Improving partner and staff accountability is essential in these economic times.
I think many partners associate accountability with increased
conflict and typically shy away from addressing the issues. As a result
most accountability discussions take place after the fact when there is
no possible chance of changing the results.
These conversations usually focus on fault and blame and in most
cases are not productive and in some instances have had a very negative
impact on partner and staff relationships. There is a very clear and
simple way to improve accountability at every level of your firm and all
you have to do is follow a proven process.
In Abraham Maslow’s book, Motivation and Personality, he discusses two types of behavior, “coping” and “expressive.”
Coping behavior is where an individual is reacting to the behavior of
others, while expressive behavior is doing what is important to you. He
further states that an individual cannot be motivated when they are
coping with another person’s behavior and will only be motivated when
they are in an expressive mode of behavior. Of course it is impossible
for us to avoid both of these behaviors every day of our lives, but what
we do want to focus on as effective leaders is to make sure our people
are in the expressive mode as often as possible, to improve their
In public accounting, the work and, in most cases, the feedback
concerning that work is given after the fact -review notes about the
job, annual performance reviews and, in many cases, discussions
concerning why a promotion or a raise is not going to happen because
some unknown expectation has not been met.
The one excuse given to most staff when they are not getting a
promotion is “You’re just not ready yet,” but in most cases they have
not been told what it takes to be ready. In effect we place most of our
employees, and sometimes even partners, in the coping mode much too
often. If you want your employees more accountable you have to have to
define success in advance of the task or period of time by using what I
call success plans.
Smart, younger individuals joining the accounting profession have
often been very successful in their educational pursuits and are not
used to failing. This typically is not the case in their first few years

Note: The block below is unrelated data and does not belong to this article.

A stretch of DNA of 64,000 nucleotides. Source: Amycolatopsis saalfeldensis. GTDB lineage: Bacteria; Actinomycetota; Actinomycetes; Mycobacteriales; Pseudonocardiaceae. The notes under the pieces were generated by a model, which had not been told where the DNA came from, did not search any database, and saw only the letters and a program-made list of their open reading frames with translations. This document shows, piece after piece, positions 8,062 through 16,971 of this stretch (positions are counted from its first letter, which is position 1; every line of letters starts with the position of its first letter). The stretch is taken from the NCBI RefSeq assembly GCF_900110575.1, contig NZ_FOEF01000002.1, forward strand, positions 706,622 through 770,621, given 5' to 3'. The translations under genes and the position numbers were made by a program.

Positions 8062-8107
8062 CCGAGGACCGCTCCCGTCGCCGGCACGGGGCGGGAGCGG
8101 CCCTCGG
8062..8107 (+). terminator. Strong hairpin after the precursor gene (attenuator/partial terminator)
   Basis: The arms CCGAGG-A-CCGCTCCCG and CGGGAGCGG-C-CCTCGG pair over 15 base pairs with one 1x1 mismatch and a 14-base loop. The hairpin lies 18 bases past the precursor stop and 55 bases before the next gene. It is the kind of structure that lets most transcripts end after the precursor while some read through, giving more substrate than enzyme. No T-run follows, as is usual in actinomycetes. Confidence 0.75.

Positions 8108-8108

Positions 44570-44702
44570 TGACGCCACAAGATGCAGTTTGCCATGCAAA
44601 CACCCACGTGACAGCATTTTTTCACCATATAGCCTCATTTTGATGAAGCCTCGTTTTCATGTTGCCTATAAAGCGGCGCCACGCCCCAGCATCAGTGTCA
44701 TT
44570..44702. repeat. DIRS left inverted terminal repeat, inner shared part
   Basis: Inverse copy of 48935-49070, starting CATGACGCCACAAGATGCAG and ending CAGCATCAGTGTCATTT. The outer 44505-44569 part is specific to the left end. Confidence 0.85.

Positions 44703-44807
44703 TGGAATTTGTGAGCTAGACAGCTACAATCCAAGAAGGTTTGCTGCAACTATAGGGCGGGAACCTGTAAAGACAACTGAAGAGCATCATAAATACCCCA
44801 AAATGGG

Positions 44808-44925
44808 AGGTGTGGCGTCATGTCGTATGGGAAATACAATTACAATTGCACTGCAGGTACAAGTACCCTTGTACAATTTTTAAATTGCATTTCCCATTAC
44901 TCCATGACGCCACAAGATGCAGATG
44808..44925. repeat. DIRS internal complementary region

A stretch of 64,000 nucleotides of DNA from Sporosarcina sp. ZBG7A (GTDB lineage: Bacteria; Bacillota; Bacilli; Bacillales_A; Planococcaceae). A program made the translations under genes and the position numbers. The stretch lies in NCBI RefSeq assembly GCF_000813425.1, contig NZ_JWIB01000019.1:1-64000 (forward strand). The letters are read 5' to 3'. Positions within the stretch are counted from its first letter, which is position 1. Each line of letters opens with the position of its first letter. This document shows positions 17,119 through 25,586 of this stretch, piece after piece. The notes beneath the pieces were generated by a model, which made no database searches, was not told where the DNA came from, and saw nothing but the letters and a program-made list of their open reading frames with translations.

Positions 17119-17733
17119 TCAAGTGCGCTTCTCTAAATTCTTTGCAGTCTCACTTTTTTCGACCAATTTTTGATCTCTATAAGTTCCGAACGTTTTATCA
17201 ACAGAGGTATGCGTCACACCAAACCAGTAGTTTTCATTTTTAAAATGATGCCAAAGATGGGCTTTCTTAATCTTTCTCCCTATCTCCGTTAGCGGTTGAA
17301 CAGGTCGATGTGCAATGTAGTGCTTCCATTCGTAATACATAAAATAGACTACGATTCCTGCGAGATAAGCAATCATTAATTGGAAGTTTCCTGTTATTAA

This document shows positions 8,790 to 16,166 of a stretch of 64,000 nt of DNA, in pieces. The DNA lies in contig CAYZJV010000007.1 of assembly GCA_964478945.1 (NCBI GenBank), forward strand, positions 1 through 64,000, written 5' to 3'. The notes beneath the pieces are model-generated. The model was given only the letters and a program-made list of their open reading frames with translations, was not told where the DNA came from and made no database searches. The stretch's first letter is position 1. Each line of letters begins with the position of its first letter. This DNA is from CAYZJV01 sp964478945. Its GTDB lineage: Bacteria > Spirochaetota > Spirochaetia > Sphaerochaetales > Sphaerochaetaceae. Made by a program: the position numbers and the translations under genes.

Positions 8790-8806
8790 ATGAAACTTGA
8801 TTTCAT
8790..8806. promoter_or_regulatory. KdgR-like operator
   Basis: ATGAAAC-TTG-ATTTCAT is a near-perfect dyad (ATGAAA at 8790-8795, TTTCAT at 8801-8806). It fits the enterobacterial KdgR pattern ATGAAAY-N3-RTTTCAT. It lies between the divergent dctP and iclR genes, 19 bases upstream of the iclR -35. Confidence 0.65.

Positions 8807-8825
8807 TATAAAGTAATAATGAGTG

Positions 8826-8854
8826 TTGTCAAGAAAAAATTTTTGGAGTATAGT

of public accounting, as it’s not uncommon to feel a little inadequate
at the beginning of the profession.
I know I felt like I didn’t know much when I first joined the
profession and was reminded of it constantly by those above me. Everyone
wants to be successful but to do so they have to know how to achieve
that success in advance of their performance.
Our profession, in general, does a very poor job of communicating
performance expectations"according to a national survey of non-owner
accountants I conducted several years ago. A significant number of the
respondants replied that they did not know exactly what was required to
get a raise or get promoted, nor did they get the feedback they felt
they needed to be successful.
What is needed is a formalized process to communicate the
requirements for a specific task or position and how success will be
measured. If improved accountability is the goal all parties need to
know what is required in advance. Review notes and backward looking
evaluations might well have some influence on future performance but do
not have any impact on what has already taken place. There is a better
way to get to get your partners and staff to take ownership and agree to
THE CYCLE OF ACCOUNTABILITY, PERFORMANCE AND SUCCESS™
To begin the cycle of accountability, performance and success (CAPS™)
the person in the supervisory roll must clearly communicate the
ultimate goal and help develop a plan to achieve that goal. Whether the
task is doing a tax return, auditing cash, responsibility for an entire
client engagement or annual job performance the time needed to complete
the cycle will vary significantly but the CAPS™ process follows the same
often we try to shortcut the process and then are disappointed when we
don’t get the result we wanted because our expectations had not been
clearly communicated and success had not been clearly defined.
DIRECT AND SUPPORTIVE SUPERVISION
Staff accountants with less experience need more direct supervision
as they haven’t been exposed to the complexities of public accounting
before. Specific instructions concerning the steps to be performed, the
time expectations and frequent checking and feedback are needed to make
sure you get the result you want rather leaving it up to chance.
Supportive supervision techniques are used with those individuals
that have more experience. General instructions are given as to
expectations and we generally tell the experienced accountant that if
they have any questions to please let us know.
Using an inappropriate supervision technique can lead to not getting
the job completed timely or successfully or in some cases it can
demoralize your experienced staff. Inexperienced accountants getting
supportive supervision don’t know when they have a question and
experienced accountants will accuse you of micro managing if you use
direct supervision techniques with them. You should always consider the
individual and the task to be performed to determine which supervision
technique to use during the course of the project.
IMPROVE ACCOUNTABILITY IMMEDIATELY
Here’s how you can immediately improve accountability and performance in your firm:
- Communicate your expectations clearly
- Discuss the plan to accomplish the goal
- Make sure the plan is understood and agreed to and that success is defined
- Use direct or supportive coaching/supervision techniques appropriately
- Give timely feedback
- Celebrate success